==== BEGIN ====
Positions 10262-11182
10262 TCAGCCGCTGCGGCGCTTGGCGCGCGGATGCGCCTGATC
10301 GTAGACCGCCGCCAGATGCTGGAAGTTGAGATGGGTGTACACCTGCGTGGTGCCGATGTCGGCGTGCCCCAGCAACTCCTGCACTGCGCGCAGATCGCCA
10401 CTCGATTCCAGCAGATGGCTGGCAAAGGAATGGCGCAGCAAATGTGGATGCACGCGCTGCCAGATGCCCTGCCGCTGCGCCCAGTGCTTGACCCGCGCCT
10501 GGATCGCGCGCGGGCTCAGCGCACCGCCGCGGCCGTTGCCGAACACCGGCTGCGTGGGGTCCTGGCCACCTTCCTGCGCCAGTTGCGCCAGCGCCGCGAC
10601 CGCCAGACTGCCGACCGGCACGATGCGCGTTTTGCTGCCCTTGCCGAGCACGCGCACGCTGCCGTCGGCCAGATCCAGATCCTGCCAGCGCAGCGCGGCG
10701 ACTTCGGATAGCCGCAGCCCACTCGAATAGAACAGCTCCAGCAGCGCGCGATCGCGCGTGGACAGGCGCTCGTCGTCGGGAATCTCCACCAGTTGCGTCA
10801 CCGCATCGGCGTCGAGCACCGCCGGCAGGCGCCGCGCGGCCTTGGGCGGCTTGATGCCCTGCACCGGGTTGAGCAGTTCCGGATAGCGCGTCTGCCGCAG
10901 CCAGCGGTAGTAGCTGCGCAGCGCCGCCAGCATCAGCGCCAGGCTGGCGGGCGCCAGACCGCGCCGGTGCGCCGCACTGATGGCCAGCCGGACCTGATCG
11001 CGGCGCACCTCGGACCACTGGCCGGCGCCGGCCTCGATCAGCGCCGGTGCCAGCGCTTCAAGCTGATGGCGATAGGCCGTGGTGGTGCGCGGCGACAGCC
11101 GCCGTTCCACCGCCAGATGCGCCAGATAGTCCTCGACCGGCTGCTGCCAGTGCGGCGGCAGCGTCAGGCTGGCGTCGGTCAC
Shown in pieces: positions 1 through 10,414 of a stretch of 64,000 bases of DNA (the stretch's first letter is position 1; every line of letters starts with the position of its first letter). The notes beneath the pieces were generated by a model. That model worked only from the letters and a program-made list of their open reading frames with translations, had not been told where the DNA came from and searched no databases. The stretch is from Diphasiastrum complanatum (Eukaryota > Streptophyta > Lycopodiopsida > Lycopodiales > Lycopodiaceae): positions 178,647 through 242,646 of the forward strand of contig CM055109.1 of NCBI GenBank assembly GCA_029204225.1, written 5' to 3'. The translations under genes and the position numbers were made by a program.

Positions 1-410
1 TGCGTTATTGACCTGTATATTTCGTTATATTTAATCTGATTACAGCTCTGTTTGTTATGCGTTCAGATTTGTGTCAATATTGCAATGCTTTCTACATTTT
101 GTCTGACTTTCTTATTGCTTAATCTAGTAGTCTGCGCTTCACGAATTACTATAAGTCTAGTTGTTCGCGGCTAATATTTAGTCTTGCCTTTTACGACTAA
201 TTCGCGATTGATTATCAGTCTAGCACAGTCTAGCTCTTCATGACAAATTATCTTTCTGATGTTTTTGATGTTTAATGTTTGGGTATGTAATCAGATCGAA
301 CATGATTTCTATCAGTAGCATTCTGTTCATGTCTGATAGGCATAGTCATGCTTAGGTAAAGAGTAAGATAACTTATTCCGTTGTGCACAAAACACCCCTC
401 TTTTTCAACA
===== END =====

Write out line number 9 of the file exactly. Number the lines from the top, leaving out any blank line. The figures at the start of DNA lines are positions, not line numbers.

10901 CCAGCGGTAGTAGCTGCGCAGCGCCGCCAGCATCAGCGCCAGGCTGGCGGGCGCCAGACCGCGCCGGTGCGCCGCACTGATGGCCAGCCGGACCTGATCG